After escaping an Iraqi bomb attack, surviving a 72-hour flight across the mountains and enduring several nights' sleep in the sleet, Gule Saleh finally had something to be thankful for: peanut butter.
"God save George Bush, that he is helping us with the airplanes," said the 47-year-old Kurdish refugee, sitting in front of a tent.At her feet were two peanut butter jars, scraped clean at lunch Monday by her family. As evening arrived, she placed uncooked rice on a tin dish as water boiled over a campfire.
The food dropped by Western military planes and ferried in by truck is beginning to fill the stomachs of the 100,000 Iraqi refugees at the mountainous Isikveren border settlement.
Life is still grim. There is a serious shortage of water at the camp. Babies die. But Mrs. Saleh's family feels it has survived the worst.
The family's saga began about two weeks ago as Saddam Hussein's military was trying to put down a Kurdish uprising in northern Iraq. Warplanes were streaking over its hometown, Zakho. Suddenly, a bomb tore into the family's building. Three of Mrs. Saleh's nieces and nephews were killed, along with four neighbors.
At midnight, the family - Mrs. Saleh, her husband Ramazan Abdur Ahman and their six children age 7 to 18 - were heading for the border.
"We were crying," she recalled. "I was so unhappy that I left my home, my people."
For three days and three nights, the family trudged through the mountains, stopping only occasionally for a half-hour's rest.
"In the snow I was falling all over," she recalled. "There were many stones. We died from fright."
Finally, they made it across the range of mountains dividing Iraq and Turkey.
"When we crossed the border, we became so happy and relieved," said Mrs. Saleh. "We were no longer afraid."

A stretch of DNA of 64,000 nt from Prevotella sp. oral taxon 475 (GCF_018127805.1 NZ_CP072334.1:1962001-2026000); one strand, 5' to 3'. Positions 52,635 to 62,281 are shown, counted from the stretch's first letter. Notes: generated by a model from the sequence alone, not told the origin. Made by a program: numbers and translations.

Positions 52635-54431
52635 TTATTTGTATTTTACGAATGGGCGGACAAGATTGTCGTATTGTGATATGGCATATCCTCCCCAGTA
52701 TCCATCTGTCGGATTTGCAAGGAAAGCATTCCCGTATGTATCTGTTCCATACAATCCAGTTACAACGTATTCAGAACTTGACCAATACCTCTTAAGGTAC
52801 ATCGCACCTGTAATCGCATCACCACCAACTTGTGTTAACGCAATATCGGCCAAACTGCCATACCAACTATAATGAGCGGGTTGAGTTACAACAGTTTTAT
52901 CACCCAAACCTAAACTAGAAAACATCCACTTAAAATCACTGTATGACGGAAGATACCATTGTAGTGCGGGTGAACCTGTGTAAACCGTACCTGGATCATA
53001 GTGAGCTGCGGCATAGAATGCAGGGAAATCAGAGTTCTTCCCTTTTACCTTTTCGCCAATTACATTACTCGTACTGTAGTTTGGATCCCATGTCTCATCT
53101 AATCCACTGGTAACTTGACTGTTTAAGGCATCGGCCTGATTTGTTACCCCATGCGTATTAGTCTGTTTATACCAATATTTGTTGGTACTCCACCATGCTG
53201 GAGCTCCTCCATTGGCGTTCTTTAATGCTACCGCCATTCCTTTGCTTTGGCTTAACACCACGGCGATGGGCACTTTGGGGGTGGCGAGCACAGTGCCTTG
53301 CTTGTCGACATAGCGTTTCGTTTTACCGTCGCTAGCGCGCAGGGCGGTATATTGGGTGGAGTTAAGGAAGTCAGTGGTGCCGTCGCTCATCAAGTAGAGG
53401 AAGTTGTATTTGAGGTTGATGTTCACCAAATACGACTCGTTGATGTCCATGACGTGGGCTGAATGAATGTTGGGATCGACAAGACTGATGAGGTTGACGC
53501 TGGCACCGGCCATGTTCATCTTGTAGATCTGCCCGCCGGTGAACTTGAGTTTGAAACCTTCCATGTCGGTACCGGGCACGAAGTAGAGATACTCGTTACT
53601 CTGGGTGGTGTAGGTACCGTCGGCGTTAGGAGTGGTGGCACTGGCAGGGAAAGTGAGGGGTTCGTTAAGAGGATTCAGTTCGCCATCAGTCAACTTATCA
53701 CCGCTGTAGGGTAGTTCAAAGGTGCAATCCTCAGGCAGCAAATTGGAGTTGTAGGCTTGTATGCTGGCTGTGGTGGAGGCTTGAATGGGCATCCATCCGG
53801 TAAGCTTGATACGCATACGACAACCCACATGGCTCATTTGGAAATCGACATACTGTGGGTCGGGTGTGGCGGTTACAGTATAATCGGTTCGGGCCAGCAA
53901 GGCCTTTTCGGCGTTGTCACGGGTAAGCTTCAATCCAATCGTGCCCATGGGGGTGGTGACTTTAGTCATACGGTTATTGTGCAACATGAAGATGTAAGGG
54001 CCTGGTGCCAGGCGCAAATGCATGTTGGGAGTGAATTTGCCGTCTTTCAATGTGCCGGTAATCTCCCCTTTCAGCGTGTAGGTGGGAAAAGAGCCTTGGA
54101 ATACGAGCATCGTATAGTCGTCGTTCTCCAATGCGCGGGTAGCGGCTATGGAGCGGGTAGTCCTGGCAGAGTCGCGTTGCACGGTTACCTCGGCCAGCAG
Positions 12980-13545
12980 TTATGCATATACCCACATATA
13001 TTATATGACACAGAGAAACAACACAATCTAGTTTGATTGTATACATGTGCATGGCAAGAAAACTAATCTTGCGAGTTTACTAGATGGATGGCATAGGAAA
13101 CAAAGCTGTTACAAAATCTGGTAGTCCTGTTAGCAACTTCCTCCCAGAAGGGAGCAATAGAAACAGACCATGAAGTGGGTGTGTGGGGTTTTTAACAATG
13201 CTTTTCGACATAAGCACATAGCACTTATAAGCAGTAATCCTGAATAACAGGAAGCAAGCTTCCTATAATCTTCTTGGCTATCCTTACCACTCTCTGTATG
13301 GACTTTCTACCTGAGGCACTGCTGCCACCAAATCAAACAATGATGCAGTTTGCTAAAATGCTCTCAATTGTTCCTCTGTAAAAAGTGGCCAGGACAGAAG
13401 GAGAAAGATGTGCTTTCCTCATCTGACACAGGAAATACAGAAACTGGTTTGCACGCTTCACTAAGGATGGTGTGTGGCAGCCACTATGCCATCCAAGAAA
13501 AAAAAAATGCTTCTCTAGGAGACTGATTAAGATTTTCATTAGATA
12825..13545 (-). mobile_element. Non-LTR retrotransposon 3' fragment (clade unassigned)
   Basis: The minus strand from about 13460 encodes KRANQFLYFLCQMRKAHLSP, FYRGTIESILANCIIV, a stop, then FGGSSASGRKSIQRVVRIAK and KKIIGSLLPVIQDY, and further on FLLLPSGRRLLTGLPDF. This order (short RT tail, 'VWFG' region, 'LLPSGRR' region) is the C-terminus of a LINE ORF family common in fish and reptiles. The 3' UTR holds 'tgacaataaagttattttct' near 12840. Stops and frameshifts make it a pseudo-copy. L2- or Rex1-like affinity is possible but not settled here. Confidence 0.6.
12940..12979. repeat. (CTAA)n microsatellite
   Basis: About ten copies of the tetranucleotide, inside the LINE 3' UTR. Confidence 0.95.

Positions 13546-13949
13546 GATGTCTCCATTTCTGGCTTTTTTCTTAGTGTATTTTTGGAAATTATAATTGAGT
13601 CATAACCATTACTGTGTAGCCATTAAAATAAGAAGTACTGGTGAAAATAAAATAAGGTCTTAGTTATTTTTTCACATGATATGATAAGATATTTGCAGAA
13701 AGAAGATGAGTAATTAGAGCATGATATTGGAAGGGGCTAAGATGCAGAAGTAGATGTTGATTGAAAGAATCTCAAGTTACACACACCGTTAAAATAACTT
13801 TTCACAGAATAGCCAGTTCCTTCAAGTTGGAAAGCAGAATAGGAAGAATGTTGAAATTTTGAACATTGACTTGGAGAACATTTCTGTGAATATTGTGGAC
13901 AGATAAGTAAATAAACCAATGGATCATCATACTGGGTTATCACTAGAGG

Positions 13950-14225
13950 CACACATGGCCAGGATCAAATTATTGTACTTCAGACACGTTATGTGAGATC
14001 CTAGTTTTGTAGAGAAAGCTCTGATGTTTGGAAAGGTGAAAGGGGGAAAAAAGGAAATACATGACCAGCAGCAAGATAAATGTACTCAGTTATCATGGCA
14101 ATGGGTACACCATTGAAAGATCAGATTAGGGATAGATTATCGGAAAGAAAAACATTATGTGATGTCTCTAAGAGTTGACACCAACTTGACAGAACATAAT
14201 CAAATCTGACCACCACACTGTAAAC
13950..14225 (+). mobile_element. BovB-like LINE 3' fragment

But little awaited them on the Turkish side, aside from troops instructed to keep the flood of refugees from moving into the country.
For two days, the family had nothing to eat and no shelter. Sleeping outside, they were soaked by bone-chilling rain and sleet their first few nights.
"It was snowing when we came," said Abdur Ahman, 46, a black-and-white-checked scarf wound around his weatherbeaten face. "Many people died of cold. Our family is still sick."
After a few days, they received plastic donated by local Turkish Kurds and Turkish officials.
One of the clear plastic sheets still forms the family home - a tent held up with sticks and lined with blankets brought from Iraq.
Only in the past few days have they had enough to eat. When the U.S. aid planes began dropping supplies a week ago, the family didn't even have enough water in which to cook the packages of macaroni and rice.
"Most of the family just ate the rice raw," said Abdur Ahman.
The effects of more than two weeks without bathing are becoming obvious. One of the teenage daughters sat outside the tent Monday, combing her hair into elegant curls. Her bare feet had turned gray with dust.
"The last time I washed was in Zakho," said Mrs. Saleh, pulling a strand of dirty hair from under her white scarf to make a point. "All the children need a bath."
The family was cheered by the transfer of about 2,000 refugees Monday from the mountainside to a well-equipped camp in the Turkish town of Silopi.
They said the refugees were being moved according to their Iraqi hometowns, to keep some order.
"Everyone is in a hurry to go, but we have to accept it," said Abdur Ahman, who was a street vendor in Iraq.
The family's hopes for the future remain hazy. They do not want to return to Iraq while Saddam stays in power, but don't know who will take them in.
"First, for the future, we want water to wash," said Mrs. Saleh. "Second, we will be very happy if we are saved from Saddam."
She looked up at the heavens.
"I am praying to George Bush for help," she said.